TG: Once you kind of recognize—I recognize that you're a word thinker, but just recognize that is important. I gave another talk recently where I talked about, well, you've got the techies who don't get along with the suits. I just read that new book on Google and that was brought up. You've got to take the accountants, and then you've got the field staff maybe working out on something like range management and they don't get along with the academics, and I think the reason for this is they approach problems differently. Now, just understanding that there are different ways of thinking will help with people.
TG: Just know that there are differences. You know, when I was young, and a visualization mistake was made on one of my projects, which ended up with some steel tracks and rails getting ripped out of the ceiling in a meat plant. I said, “Well, couldn't the engineer see that if they jerked on that chain, they're going to tear the tracks out of the ceiling?” When I was young, I called it stupid. Now, I realize they don't see it. The mathematician doesn't see it.
KBH: I don't know that I would have seen that.
TG: This worries me.
KBH: When you're working with someone, you do a great job, I think, of recognizing when people think differently than you do.
TG: Well, I've learned. You see it's been a very interesting journey for me to learn how I think differently because when I was young I thought everybody thought the same way I did. I didn't know my thinking was different. I couldn't figure out why people couldn't understand some of the stuff that I was saying.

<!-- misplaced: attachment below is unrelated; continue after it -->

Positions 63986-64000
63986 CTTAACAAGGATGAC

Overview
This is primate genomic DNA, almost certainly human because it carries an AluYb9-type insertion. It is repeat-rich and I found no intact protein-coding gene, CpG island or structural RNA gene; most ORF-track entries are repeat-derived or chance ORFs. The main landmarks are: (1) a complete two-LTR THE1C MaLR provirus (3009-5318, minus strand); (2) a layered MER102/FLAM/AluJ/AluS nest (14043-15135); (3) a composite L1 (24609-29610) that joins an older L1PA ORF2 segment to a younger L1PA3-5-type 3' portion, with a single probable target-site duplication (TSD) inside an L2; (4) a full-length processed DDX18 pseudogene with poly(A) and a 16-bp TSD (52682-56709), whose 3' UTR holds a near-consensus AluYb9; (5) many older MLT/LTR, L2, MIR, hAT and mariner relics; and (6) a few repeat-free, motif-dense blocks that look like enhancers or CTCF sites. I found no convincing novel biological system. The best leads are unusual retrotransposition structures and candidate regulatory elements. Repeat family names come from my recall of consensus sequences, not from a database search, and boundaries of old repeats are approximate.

Now, I understand that they think differently. Most so-called normal people are more even, but you when you get a label—autism, dyslexia, ADHD, or some kind of learning problem—that's when you tend to have uneven skills. And, you can have an area of ability, maybe sometimes extreme ability in one thing. Okay, then you disconnect some social circuits and you have math circuits. You know, there's always a trade-off, and unfortunately, schools bang away too much on the deficit, and don't work enough on the thing that the person could turn into a career.
TG: You see, in designing product, you've got the engineering side, but then you've also got the industrial design side, which would be the art side. To make really good products, you need the two working together.
KBH: Yeah, so if I was your manager, and if we—
TG: Well again, you see—
KBH: —we were working on a project—
TG: What kind of a project? You see, again, be specific.
KBH: Okay, a livestock handling project, a livestock design project, and I'm your client or your manager.
TG: All right, you're going to be one of the clients who probably can't read a drawing. I've had so many clients. What I have found in the cattle industry is that people who work with cattle can read drawings, but where people cannot read drawings is someone who's really good at the commodities market. They cannot read a drawing. You might as well show them a hieroglyphic, and I used to get very, very frustrated with this.
Now, I understand why they can't read a drawing. Well, this is somebody where, well if I draw on it with SketchUp, I can print it out on the 3D printer. And, he could touch it, then he'd probably do better. Or, maybe make a little cardboard model of the facility because they just cannot read a drawing, some of these commodity traders. Now, I don't understand the commodities market. It's different kinds of minds.